• Graft occlusion and myocardial infarction                                         
  • Septic shock possible (post op pneumonia/empyema/sternal wound infection)                                


  • Distended neck veins                                                                                   
  • Muffled heart sounds 
  • Hypotension & tachycardia
  • Pulsus paradoxus (may be seen on oximetry trace) Absent apex beat


  • Some asepsis
  • Identify landmarks: Left paraxiphoid (traditional) Left parasternal (4th intercostal space left parasternal) For a left paraxiphoid approach 45° to the abdominal wall, head for the left shoulder, aspirate as the needle is advanced
  • Could connect a V lead to the base of the needle and watch ECG to look for a change in the QRS morphology, or ST elevation if the needle contacts the myocardium
  • Aspirate fluid/blood
  • Consider placing a catheter/pigtail
  • Blood stained pericardial fluid will not clot whereas intraventricular blood will

Additional Examiners‟ Comments:

A substantial number of candidates failed to recognise a cardiac arrest. Many of the answers were at a junior level e.g. listing the causes of cardiac arrest (Hs and Ts) without reference to this clinical scenario. The question on the technique of blind pericardiocentesis was also badly answered.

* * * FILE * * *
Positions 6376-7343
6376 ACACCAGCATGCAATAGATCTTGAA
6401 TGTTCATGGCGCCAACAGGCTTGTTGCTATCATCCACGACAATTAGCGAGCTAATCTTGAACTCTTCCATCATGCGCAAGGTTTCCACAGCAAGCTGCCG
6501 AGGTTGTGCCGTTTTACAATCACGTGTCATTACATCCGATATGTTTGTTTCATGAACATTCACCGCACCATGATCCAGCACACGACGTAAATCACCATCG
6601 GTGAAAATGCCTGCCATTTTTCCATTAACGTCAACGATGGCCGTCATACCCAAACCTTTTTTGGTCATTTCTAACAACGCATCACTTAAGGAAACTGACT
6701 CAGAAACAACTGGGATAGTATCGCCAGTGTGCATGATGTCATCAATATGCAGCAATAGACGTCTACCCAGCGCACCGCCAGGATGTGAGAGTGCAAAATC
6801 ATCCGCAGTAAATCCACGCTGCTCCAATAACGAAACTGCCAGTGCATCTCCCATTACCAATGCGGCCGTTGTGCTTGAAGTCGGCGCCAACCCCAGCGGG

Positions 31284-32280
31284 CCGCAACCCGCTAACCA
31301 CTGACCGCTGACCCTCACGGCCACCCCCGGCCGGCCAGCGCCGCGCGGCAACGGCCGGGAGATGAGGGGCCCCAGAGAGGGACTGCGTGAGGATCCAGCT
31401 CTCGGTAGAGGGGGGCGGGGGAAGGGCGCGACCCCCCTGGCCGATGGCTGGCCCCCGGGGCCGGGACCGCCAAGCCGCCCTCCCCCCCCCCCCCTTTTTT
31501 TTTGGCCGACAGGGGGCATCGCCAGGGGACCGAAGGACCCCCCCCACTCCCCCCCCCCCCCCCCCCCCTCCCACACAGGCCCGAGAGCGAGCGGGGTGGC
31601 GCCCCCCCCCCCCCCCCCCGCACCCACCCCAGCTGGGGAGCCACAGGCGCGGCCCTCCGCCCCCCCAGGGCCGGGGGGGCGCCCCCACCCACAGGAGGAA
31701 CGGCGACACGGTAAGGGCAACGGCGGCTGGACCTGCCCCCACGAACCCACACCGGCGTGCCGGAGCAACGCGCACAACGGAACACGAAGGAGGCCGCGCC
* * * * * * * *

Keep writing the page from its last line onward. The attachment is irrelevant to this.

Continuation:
This question is in many ways identical to Question 15 from the first paper of 2011.The discussion section was copy-pasted below to simplify revision. Interestingly, though some of the candidates failed to identify cardiac arrest, the pass rate suggests that this was not essential. 


  • 1) Confirm cardiac arrest
  • 2) Call for help
  • 3) Commence BSL (CPR) until help arrives;
    • 100 compressions per minute
    • Compression to a depth of 1/3rd of the anterior-posterior chest diamweter
    • Asynchronois ventilation of 8-10 breaths per minute
    • Ensure the ETT is not malpositioned (chest examination, end tidal CO2 or calorimetry)
  • 4) With help arriving, follow the non-shockable pathway of the ALS algorithm, which consists of CPR and 1mg adrenaline every 2nd cycle.
  • 4) Work on resolving the cause of the arrest, using the "four Hs and four Ts" as a general guide